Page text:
When we hear about the seven major energy centers of the body, certain familiar names come to mind.
Chances are, the ‘hara chakra’ is not one of those names, and yet you are likely familiar with the energy that this chakra embodies.
As we explore the energetic body in greater depth, we come across different teachings and traditions that point towards new understandings about the chakra system.
The hara chakra and the associated hara line are two of those ancient knowings you might stumble upon when taking a closer look.
As we explore the hara chakra, you’ll tune into understandings you might already hold about another common chakra, Swadhisthana.
On top of it, you’ll gain deeper insights into the creative, dynamic potential we each carry nestled within our sacral region.
What is the Hara Chakra?
The hara chakra, sometimes called the sacral hara chakra, is more or less parallel to the energy point commonly referred to as Swadhisthana – or simply, the sacral chakra.
This energy center holds our relational, creative, and sexual energies as it sits within the pelvic region of the body.
Through this point we engage dynamically and powerfully with the external world.
Stemming from ancient India, this energy center is known as Swadhisthana.
When looked at through the Japanese tradition, we find it referred to as ‘hara’.
In Japanese, hara refers to the lower abdomen or belly – and it is this point that is believed to be the center of our energy force.
In Japanese, this energy force is known as ki (or chi). The same energetic force is referred to as prana in Indian traditions.
So, regardless of the tradition we examine this energy point from, the sacral or hara chakra is the energy point responsible for our dynamic, creative, and passionate engagement with life.
It is a gateway into a deeper understanding of our oneness with all of life’s energetic displays.
What is the Hara Line?
When we explore the hara chakra, we are likely to bump into another term: the hara line.
What is the hara line?
Well, if we consider that each of our major chakras takes in and gives out energy to those above and below, we might consider that something must direct that flow.
According to ancient Japanese wisdom, the hara line is this container, an invisible axis that subtly directs, or anchors, the flow of energy within us.
In yogic tradition, this axis is called sushumna.
It runs through the center of the body from root to crown, channeling energy through each major point along the spine.
When chakras are balanced, energy flows freely and we experience a great sense of peace and equanimity.
Since the hara is said to be the center of our energy force, it makes sense that the axis which transmits this energy is called the hara line.
So, as energy enters our body, it uses this axis as its highway, ascending and descending as it is divinely guided.
Hara Chakra Properties
The hara chakra holds many similarities to the sacral chakra.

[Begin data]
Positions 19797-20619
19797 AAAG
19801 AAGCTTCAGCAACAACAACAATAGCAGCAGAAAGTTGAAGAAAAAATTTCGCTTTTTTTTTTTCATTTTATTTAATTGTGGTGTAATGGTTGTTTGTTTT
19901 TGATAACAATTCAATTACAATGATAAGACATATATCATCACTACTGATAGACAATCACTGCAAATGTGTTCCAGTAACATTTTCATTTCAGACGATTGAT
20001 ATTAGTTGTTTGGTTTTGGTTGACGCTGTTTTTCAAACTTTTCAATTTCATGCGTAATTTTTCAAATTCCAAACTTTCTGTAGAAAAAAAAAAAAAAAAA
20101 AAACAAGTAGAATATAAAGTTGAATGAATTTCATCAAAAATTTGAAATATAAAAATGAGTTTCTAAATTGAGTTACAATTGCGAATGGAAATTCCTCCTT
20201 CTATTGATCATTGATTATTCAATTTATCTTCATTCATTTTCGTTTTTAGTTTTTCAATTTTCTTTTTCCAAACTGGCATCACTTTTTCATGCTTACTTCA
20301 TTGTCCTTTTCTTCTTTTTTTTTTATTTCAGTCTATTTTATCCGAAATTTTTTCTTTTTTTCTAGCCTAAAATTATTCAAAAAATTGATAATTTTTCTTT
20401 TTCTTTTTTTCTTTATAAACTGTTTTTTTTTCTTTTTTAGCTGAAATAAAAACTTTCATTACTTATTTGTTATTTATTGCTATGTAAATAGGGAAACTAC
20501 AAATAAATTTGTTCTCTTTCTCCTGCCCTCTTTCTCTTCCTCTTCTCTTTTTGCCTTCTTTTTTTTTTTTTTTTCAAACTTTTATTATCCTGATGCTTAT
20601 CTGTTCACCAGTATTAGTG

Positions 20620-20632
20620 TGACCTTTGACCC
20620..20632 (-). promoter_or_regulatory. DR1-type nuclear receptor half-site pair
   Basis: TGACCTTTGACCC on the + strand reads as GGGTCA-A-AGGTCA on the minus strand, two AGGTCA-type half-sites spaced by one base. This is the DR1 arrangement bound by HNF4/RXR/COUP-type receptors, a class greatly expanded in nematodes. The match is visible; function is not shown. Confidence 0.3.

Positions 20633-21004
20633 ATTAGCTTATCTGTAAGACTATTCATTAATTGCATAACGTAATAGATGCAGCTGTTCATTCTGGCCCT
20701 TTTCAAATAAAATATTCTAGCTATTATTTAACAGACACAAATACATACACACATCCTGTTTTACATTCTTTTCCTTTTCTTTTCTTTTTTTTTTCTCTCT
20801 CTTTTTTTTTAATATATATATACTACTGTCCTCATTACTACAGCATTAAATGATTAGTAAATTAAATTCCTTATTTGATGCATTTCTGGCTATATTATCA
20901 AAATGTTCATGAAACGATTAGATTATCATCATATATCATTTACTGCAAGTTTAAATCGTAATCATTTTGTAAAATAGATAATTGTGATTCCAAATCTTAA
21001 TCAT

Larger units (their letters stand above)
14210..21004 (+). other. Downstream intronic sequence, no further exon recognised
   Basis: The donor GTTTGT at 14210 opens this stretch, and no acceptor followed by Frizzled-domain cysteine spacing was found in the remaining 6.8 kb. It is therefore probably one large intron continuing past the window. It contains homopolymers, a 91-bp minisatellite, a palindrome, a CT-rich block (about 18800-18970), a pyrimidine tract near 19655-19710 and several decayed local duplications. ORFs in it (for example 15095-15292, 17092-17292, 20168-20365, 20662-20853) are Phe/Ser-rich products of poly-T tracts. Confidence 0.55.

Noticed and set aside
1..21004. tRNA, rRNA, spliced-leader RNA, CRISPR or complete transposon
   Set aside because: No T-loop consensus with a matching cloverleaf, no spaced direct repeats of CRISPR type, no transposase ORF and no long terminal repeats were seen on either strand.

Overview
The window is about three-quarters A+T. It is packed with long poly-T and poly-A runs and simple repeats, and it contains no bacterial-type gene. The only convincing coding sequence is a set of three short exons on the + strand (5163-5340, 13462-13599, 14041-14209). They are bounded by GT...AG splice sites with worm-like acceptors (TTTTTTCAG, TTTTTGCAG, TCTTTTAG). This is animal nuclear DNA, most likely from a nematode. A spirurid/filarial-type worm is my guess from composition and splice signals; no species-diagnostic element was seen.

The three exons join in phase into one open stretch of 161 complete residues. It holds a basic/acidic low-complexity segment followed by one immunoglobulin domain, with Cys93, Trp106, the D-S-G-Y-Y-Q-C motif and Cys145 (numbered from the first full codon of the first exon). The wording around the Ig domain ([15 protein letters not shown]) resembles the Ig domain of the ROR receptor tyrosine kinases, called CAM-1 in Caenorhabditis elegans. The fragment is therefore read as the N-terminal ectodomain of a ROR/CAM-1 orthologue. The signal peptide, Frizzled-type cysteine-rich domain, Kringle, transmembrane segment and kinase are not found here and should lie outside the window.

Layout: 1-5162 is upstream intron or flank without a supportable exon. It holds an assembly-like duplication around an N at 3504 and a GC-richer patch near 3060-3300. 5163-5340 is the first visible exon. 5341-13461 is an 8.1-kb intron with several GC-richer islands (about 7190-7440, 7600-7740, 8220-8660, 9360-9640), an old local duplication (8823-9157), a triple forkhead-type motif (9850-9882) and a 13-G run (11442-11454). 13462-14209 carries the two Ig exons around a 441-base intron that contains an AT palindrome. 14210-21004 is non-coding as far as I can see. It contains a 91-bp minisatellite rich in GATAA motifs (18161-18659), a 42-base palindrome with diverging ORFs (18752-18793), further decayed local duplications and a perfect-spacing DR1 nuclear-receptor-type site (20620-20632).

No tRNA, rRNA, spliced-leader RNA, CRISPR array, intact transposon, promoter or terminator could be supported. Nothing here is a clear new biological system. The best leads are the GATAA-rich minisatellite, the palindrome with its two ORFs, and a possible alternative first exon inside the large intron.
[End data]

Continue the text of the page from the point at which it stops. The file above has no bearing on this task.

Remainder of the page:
However, while it is also regarded as being within the belly or navel region, it also carries traces of what are commonly considered to be solar plexus qualities.
Some of the major properties of this energy point include:
Hara chakra location: Located within the pelvis or sacral region, just beneath the navel.
Hara chakra color: Orange or amber
Hara chakra gemstones: Citrine, orange calcite, tiger’s eye
Themes: Creativity, intimacy, sexuality, vitality, purpose, passion, emotions, pleasure
Messages: Heighten your awareness of the ever-present flow of energy; Tune into your creative potential; Consider the dynamics of the energy you share with others; Explore the joy of life; Follow your bliss or your passion
Affirmations: I am aware of my aliveness; I am attuned with my life’s purpose; I give myself permission to embrace pleasure; I am creative and inspired; I am one with the force of life; The world is beautiful, abundant, and joyful
When in balance, the hara chakra is responsible for us feeling in touch with our purpose and our potential.
It helps us to feel safe and secure in our sexuality, in our creative expression, and in our relationships with others.
When open to the flow of chi or prana, we feel little separation from ourselves and the world around us.
When this chakra is overactive, we can find ourselves feeling emotionally unbalanced, insecure, co-dependant, and lacking a sense of self-fulfillment.
Mood swings, anxiety, excessive attachment, and addictions may also appear.
On the other hand, a blocked hara chakra (or one that is underactive) can lead to an inability to express ourselves creatively, fear or judgment of pleasure, lack of motivation or energy, confusion about our purpose, apathy, or attachment issues.
As we tune into our unique needs, beliefs, and energy patterns at present, we gain a sense of how well energy is moving along the hara line through the sacral chakra and every other point.
By exploring a variety of hara chakra healing practices, we begin to balance the life force as it flows through this part of our being.
Overtime, we open ourselves up to its fullest potential.
Activating the Hara Chakra
There are a variety of practices that are beneficial for activating the hara chakra.
By activating it (or any other chakra for that matter), we want to consider that activation might involve either an increase or a decrease in energy.
In some cases, activating will help us to stimulate dormant energy.
In other cases, ‘activation’ might resemble a slowing down of energy. Why?
Because more is not necessarily better.
It is possible for any chakra to be in excess, and in these cases, bringing it back to balance helps to activate its true potential and purpose.
There are a variety of sacral practices to consider that help us to effectively explore and express the energetic potential of this energy center.
Some of these practices include:
- Sacral-focused meditation: By focusing on the sacral region or lower belly during meditation, we tune into this energetic center and unconsciously begin to open to its potential. These meditations often include some form of visualization, whether that involves colour, swirling energy, or some other imagery.